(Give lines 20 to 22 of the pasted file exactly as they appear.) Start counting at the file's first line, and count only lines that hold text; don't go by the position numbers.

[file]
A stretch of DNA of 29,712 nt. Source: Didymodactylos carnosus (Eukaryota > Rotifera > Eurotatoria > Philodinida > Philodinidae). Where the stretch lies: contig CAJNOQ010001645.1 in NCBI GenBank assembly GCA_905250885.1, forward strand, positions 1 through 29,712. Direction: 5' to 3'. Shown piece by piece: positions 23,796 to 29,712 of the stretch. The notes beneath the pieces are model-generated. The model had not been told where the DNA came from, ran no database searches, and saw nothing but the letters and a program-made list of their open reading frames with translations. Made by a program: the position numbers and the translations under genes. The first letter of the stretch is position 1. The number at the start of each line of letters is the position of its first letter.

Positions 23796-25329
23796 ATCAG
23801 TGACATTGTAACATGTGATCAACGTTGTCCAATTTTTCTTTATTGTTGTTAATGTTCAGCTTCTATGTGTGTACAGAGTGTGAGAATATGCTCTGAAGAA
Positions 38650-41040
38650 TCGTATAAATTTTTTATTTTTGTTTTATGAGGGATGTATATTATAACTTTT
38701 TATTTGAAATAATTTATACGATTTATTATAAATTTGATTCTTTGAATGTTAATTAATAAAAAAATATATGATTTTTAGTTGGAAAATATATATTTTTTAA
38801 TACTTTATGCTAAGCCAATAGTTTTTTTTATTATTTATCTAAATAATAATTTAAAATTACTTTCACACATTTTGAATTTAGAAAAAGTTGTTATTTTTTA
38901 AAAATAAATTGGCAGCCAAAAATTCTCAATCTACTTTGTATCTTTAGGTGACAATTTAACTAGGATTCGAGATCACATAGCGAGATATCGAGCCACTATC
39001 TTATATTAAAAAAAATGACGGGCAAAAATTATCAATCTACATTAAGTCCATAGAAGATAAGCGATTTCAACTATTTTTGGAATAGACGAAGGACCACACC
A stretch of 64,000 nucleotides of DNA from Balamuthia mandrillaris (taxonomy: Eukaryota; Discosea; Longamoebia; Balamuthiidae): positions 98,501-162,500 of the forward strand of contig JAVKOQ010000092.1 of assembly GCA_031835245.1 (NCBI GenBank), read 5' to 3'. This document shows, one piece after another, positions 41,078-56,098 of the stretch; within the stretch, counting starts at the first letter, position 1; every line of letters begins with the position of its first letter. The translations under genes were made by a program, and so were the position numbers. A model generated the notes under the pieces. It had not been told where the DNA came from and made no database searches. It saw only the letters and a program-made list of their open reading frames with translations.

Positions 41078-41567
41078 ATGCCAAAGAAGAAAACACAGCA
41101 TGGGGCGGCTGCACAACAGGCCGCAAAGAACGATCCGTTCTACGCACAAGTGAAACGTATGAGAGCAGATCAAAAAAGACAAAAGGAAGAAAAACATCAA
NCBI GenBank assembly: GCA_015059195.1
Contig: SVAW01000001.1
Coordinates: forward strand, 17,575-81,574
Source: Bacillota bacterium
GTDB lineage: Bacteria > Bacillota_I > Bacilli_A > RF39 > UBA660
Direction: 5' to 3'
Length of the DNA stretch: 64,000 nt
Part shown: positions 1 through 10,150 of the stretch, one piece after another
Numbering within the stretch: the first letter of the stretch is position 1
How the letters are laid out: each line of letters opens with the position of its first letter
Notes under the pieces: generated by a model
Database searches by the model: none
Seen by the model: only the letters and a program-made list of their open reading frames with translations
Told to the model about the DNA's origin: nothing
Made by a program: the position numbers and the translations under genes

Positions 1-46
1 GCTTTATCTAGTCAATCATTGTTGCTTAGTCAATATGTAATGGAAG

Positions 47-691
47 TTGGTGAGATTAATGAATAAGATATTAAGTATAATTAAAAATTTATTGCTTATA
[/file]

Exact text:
Direction: 5' to 3'
Length of the DNA stretch: 64,000 nt
Part shown: positions 1 through 10,150 of the stretch, one piece after another